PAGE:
By John Shiffman
(Reuters) - Colleen LaRose, the middle-aged American woman who called herself Jihad Jane, hurried to the computer in her duplex near Philadelphia - the place where she had spent months entertaining murder.
Minutes earlier, an FBI agent had left a card on her door, requesting a call, and LaRose had known precisely what to do. She emailed her al-Qaeda handler for advice.
It was July 17, 2009, and almost four months had passed since LaRose had agreed to kill in the name of Allah. Now, the FBI left a calling card on her doorstep. How had they found her? And what did they know?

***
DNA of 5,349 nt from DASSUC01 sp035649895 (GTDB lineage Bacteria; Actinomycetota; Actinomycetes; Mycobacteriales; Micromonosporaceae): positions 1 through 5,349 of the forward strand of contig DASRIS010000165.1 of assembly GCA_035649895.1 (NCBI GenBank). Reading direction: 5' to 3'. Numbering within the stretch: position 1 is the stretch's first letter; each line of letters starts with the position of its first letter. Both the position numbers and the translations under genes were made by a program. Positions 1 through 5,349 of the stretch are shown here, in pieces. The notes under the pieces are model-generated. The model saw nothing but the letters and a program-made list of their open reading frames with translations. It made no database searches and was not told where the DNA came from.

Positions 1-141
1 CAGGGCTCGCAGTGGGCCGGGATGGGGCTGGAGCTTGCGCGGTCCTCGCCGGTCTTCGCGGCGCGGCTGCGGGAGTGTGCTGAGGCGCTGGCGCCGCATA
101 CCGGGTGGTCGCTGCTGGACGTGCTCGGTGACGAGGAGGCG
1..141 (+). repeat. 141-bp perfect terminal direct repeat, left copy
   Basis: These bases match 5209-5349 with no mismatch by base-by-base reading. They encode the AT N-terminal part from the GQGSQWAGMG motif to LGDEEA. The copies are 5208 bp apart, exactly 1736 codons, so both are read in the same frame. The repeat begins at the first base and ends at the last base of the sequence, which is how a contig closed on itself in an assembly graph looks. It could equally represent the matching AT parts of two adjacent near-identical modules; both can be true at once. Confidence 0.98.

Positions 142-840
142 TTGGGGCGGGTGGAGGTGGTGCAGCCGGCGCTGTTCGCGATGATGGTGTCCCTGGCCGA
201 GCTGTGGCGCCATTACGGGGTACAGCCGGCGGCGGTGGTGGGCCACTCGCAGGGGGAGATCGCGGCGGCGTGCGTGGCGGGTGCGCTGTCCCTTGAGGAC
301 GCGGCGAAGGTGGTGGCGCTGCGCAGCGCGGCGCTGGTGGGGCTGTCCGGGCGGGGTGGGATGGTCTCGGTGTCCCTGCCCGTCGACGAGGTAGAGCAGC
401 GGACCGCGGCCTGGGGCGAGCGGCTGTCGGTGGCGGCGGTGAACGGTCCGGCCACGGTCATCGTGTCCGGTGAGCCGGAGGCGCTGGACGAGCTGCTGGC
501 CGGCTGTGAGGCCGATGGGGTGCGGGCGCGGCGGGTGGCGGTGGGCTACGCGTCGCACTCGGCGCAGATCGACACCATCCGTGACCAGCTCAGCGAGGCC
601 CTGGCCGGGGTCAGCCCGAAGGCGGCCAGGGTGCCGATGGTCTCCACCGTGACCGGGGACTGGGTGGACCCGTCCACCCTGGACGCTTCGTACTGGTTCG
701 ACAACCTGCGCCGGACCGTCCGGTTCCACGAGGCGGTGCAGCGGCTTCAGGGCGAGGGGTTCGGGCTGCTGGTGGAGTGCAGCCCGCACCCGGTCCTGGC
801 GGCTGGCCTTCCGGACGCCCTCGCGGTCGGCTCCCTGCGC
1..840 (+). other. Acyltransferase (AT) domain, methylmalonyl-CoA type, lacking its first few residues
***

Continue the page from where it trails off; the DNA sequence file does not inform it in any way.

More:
Her al-Qaeda handler, Eagle Eye, lived in Pakistan. He was wise. He was pious. He would guide her.
LaRose, now 46, had never seen his face, but during online chats, he had seen hers. Her blonde hair, fair skin and green eyes made her a prized recruit, especially for the undertaking Eagle Eye had ordered. She would blend in nicely, avoiding suspicion. Eagle Eye's plot called for her to travel to Sweden and murder Lars Vilks, the artist who had blasphemed the Prophet Mohammad.